European rabbis honored the prime minister of France on Tuesday for his role in fighting anti-Semitism in the country.
Prime Minister Manuel Valls received the Lord Jakobovits Prize at the annual Conference of European Rabbis, held in Toulouse.
Both Chief Rabbis of Israel attended the gathering, as did others from nations across the European continent.
Conference organizers chose Toulouse as the venue for the gathering in order “to commemorate the attacks” where a rabbi and three Jewish children were murdered at a Jewish day school by a radical Islamist terrorist in 2012.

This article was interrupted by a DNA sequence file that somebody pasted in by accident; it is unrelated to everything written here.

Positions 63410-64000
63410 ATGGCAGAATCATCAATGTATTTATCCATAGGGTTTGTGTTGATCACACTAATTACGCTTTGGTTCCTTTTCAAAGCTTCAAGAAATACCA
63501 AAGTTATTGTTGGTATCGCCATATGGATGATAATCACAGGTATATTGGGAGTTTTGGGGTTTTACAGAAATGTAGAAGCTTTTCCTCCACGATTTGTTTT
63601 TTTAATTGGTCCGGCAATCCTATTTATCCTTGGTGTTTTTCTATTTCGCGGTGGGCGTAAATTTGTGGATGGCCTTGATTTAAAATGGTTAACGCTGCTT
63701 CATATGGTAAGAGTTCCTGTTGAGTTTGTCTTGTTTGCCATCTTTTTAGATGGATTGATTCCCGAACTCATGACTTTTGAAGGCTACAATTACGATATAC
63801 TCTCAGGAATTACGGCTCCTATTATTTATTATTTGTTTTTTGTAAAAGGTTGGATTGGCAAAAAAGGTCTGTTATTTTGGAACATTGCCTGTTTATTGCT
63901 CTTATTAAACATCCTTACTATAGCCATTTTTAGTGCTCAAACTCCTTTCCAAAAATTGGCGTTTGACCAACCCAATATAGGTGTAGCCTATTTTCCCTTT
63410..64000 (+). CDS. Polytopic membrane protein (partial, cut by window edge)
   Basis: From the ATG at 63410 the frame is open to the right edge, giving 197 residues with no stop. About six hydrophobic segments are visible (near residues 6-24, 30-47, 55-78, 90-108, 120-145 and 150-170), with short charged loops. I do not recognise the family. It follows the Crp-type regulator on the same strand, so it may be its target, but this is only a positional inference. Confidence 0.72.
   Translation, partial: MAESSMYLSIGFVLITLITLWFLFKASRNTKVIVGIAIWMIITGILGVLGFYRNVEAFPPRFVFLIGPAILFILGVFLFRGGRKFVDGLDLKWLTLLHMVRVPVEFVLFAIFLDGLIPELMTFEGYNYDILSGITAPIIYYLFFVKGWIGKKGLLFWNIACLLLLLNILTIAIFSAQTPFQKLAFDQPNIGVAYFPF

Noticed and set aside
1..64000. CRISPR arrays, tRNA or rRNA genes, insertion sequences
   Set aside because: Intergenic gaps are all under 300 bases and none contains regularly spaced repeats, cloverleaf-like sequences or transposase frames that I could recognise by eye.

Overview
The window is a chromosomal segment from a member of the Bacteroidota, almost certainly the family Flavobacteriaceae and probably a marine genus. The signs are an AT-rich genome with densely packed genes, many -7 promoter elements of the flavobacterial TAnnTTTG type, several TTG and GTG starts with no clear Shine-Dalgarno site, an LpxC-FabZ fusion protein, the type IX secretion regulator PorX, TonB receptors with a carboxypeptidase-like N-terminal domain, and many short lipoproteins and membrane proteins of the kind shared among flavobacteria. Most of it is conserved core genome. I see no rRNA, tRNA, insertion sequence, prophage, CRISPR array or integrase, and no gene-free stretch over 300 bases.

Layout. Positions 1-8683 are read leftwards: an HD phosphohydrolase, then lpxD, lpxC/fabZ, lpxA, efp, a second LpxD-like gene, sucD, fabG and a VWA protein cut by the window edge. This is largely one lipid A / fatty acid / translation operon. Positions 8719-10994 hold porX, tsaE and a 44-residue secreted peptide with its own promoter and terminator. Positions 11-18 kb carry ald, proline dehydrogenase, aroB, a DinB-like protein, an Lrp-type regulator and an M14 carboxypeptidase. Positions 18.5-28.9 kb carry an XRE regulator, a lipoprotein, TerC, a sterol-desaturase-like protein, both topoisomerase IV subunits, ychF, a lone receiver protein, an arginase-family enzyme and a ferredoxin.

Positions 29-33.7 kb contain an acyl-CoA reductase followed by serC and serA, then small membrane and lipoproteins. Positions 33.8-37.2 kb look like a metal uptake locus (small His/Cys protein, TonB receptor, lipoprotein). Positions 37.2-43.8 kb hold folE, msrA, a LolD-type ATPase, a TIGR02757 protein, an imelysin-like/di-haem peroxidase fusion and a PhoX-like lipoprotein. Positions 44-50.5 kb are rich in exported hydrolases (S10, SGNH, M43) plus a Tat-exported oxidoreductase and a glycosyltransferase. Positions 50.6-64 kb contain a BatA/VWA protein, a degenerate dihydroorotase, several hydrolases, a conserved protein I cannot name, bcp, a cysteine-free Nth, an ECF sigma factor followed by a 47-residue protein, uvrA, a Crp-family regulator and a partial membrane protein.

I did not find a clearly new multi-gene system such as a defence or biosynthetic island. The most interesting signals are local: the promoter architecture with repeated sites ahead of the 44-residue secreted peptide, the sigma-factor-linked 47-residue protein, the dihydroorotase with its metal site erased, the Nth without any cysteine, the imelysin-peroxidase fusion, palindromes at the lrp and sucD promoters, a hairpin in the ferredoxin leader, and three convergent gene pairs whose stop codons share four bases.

Valls was chosen to receive the award shortly after he announced a 600-million Euro nationwide drive to fight the rising incidence of anti-Semitic attacks in France.
Violent anti-Semitic attacks have skyrocketed by 40 percent worldwide during the past 18 months — but in France alone, 164 such incidents were recorded in 2014, in contrast to 141 in 2013.
Rabbi Pinchas Goldschmidt, president of the Conference of European Rabbis, said the decision to honor Valls was made after his “decisive” action to “protect the Jews of France from the mobs who were about to make a pogrom against our people and our synagogues.”
Goldschmidt told more than 200 rabbis at the annual event, “There are some voices asking if there is a future for the Jewish people in Europe.
“I say this question can only be answered by the European governments themselves – and if that answer is to be a positive answer, then they must follow the example of Prime Minister Valls.”